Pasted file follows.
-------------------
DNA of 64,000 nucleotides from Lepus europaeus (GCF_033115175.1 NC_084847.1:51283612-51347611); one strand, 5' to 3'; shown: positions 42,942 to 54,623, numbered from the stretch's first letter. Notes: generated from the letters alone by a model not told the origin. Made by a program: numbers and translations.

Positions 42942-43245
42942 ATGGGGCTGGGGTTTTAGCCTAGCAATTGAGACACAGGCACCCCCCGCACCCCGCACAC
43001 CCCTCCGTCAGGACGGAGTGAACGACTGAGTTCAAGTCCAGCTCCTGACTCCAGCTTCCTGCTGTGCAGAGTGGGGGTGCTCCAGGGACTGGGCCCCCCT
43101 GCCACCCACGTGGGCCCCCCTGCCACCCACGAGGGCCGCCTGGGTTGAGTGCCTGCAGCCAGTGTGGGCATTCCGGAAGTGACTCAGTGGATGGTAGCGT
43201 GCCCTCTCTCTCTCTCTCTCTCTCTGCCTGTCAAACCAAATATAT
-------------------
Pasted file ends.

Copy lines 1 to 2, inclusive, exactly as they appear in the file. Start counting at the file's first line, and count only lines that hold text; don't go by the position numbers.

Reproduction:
DNA of 64,000 nucleotides from Lepus europaeus (GCF_033115175.1 NC_084847.1:51283612-51347611); one strand, 5' to 3'; shown: positions 42,942 to 54,623, numbered from the stretch's first letter. Notes: generated from the letters alone by a model not told the origin. Made by a program: numbers and translations.

Positions 42942-43245